Linking biofilm growth to fouling and aeration performance of fine-pore diffuser in activated sludge

Manel Garrido-Baserba, Pitiporn Asvapathanagul, Graham W. McCarthy, Thomas E. Gocke, Betty H. Olson, Hee-Deung Park, Ahmed Al-Omari, Sudhir Murthy, Charles B. Bott, Bernhard Wett, Joshua D. Smeraldi, Andrew R. Shaw, Diego Rosso

Research output: Contribution to journalArticle

27 Citations (Scopus)

Abstract

Aeration is commonly identified as the largest contributor to process energy needs in the treatment of wastewater and therefore garners significant focus in reducing energy use. Fine-pore diffusers are the most common aeration system in municipal wastewater treatment. These diffusers are subject to fouling and scaling, resulting in loss in transfer efficiency as biofilms form and change material properties producing larger bubbles, hindering mass transfer and contributing to increased plant energy costs. This research establishes a direct correlation and apparent mechanistic link between biofilm DNA concentration and reduced aeration efficiency caused by biofilm fouling. Although the connection between biofilm growth and fouling has been implicit in discussions of diffuser fouling for many years, this research provides measured quantitative connection between the extent of biofouling and reduced diffuser efficiency. This was clearly established by studying systematically the deterioration of aeration diffusers efficiency during a 1.5 year period, concurrently with the microbiological study of the biofilm fouling in order to understand the major factors contributing to diffuser fouling. The six different diffuser technologies analyzed in this paper included four different materials which were ethylene-propylene-diene monomer (EPDM), polyurethane, silicone and ceramic. While all diffusers foul eventually, some novel materials exhibited fouling resistance. The material type played a major role in determining the biofilm characteristics (i.e., growth rate, composition, and microbial density) which directly affected the rate and intensity at what the diffusers were fouled, whereas diffuser geometry exerted little influence. Overall, a high correlation between the increase in biofilm DNA and the decrease in αF was evident (CV <14.0 ± 2.0%). By linking bacterial growth with aeration efficiency, the research was able to show quantitatively the causal connection between bacterial fouling and energy wastage during aeration.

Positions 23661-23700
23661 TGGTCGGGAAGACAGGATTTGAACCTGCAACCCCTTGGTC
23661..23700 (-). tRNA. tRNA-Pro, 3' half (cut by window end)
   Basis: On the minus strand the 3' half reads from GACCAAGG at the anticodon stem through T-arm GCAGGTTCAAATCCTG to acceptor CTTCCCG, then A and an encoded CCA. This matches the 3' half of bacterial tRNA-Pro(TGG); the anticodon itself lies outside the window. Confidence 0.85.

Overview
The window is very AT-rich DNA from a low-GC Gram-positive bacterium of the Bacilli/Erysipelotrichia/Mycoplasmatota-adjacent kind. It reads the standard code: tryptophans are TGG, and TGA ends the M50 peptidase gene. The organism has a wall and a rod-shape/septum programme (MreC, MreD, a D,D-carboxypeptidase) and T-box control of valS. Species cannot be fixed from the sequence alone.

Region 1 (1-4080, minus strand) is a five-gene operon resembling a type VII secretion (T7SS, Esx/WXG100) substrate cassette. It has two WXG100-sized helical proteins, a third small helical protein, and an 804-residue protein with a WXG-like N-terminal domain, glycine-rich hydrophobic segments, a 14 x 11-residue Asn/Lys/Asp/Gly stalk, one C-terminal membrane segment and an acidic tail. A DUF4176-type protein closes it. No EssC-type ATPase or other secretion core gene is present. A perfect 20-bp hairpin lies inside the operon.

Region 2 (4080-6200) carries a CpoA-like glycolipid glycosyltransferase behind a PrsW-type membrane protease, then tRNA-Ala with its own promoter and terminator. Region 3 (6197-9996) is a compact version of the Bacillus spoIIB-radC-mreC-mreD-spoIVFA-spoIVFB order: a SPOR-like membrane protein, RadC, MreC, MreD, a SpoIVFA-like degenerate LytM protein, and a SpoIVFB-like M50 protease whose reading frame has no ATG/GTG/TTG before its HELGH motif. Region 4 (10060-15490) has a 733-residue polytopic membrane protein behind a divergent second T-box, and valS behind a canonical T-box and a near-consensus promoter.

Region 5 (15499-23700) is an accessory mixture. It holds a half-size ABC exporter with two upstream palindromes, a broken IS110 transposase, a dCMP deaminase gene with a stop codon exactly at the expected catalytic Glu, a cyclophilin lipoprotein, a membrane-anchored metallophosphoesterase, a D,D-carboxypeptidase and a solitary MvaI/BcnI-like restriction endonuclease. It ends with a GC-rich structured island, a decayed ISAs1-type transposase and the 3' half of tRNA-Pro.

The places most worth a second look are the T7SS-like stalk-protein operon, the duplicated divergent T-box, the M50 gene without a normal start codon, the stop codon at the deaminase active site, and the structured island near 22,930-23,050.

Original languageEnglish
Pages (from-to)317-328
Number of pages12
JournalWater Research
Volume90
DOIs
Publication statusPublished - 2016 Mar 1

Keywords

  • Activated sludge
  • Aeration
  • Biofilm
  • Efficiency
  • Fine-pore diffuser
  • Fouling

ASJC Scopus subject areas

  • Water Science and Technology
  • Waste Management and Disposal
  • Pollution
  • Ecological Modelling

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  • Cite this

    Garrido-Baserba, M., Asvapathanagul, P., McCarthy, G. W., Gocke, T. E., Olson, B. H., Park, H-D., Al-Omari, A., Murthy, S., Bott, C. B., Wett, B., Smeraldi, J. D., Shaw, A. R., & Rosso, D. (2016). Linking biofilm growth to fouling and aeration performance of fine-pore diffuser in activated sludge. Water Research, 90, 317-328. https://doi.org/10.1016/j.watres.2015.12.011